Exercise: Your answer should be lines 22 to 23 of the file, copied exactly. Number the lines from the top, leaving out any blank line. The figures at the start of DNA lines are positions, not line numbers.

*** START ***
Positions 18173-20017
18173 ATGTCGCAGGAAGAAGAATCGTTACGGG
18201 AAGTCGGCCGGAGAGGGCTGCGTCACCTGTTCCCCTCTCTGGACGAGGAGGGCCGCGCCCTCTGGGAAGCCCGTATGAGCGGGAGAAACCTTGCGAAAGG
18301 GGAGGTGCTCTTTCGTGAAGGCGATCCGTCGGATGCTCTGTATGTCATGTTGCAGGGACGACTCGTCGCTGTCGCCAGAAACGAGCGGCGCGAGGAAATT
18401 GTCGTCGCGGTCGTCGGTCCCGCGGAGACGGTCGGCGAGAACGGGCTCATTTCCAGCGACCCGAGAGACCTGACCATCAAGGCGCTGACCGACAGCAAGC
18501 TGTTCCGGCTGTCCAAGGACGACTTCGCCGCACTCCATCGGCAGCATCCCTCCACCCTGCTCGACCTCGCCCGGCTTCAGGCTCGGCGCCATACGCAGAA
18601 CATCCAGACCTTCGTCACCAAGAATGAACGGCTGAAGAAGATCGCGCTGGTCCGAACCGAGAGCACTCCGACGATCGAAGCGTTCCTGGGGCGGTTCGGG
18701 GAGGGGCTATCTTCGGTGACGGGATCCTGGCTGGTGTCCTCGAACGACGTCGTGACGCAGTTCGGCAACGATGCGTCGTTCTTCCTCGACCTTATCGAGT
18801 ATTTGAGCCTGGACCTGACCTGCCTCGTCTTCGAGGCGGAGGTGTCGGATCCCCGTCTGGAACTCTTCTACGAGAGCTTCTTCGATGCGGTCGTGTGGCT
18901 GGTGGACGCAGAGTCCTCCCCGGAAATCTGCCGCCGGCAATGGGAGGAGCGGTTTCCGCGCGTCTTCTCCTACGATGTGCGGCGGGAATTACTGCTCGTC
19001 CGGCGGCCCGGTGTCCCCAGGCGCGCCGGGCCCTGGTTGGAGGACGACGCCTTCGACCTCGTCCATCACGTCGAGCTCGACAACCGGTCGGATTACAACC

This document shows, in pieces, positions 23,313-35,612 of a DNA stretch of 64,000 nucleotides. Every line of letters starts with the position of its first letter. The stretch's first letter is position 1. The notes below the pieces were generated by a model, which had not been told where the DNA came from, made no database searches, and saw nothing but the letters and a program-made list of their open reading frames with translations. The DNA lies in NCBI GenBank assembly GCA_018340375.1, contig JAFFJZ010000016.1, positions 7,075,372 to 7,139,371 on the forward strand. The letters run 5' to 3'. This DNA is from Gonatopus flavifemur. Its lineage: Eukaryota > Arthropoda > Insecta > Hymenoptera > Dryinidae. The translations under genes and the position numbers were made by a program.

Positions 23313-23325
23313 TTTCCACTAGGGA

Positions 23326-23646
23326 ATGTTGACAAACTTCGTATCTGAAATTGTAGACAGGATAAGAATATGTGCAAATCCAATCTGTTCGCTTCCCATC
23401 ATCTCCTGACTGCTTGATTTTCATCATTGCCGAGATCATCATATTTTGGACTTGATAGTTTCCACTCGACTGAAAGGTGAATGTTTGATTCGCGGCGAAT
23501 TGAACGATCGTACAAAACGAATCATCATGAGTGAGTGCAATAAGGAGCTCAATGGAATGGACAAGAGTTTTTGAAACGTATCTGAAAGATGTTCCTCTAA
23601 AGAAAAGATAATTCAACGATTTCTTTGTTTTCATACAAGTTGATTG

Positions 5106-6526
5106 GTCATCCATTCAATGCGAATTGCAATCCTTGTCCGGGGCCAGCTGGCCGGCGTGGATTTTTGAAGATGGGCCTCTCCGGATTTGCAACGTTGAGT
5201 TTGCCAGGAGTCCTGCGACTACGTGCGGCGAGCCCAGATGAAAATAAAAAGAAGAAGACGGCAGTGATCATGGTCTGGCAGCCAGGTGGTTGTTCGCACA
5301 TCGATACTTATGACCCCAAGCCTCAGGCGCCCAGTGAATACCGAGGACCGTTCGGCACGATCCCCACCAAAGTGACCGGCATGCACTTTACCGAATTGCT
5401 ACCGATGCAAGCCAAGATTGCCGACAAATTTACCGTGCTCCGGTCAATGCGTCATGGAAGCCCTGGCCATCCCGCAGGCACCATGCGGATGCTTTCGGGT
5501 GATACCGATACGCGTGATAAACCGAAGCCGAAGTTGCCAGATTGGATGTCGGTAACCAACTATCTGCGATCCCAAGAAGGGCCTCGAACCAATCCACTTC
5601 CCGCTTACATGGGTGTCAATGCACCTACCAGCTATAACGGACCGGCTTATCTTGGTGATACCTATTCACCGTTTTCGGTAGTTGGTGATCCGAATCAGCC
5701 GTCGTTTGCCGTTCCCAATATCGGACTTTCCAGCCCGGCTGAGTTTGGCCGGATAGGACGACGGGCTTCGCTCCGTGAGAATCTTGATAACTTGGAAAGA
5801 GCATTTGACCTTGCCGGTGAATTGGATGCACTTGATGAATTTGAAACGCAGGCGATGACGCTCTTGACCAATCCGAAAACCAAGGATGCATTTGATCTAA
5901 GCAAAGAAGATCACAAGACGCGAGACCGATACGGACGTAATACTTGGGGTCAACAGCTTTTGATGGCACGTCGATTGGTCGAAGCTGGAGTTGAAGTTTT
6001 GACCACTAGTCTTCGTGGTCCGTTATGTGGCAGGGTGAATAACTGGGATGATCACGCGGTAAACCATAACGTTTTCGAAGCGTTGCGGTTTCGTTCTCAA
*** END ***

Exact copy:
5201 TTGCCAGGAGTCCTGCGACTACGTGCGGCGAGCCCAGATGAAAATAAAAAGAAGAAGACGGCAGTGATCATGGTCTGGCAGCCAGGTGGTTGTTCGCACA
5301 TCGATACTTATGACCCCAAGCCTCAGGCGCCCAGTGAATACCGAGGACCGTTCGGCACGATCCCCACCAAAGTGACCGGCATGCACTTTACCGAATTGCT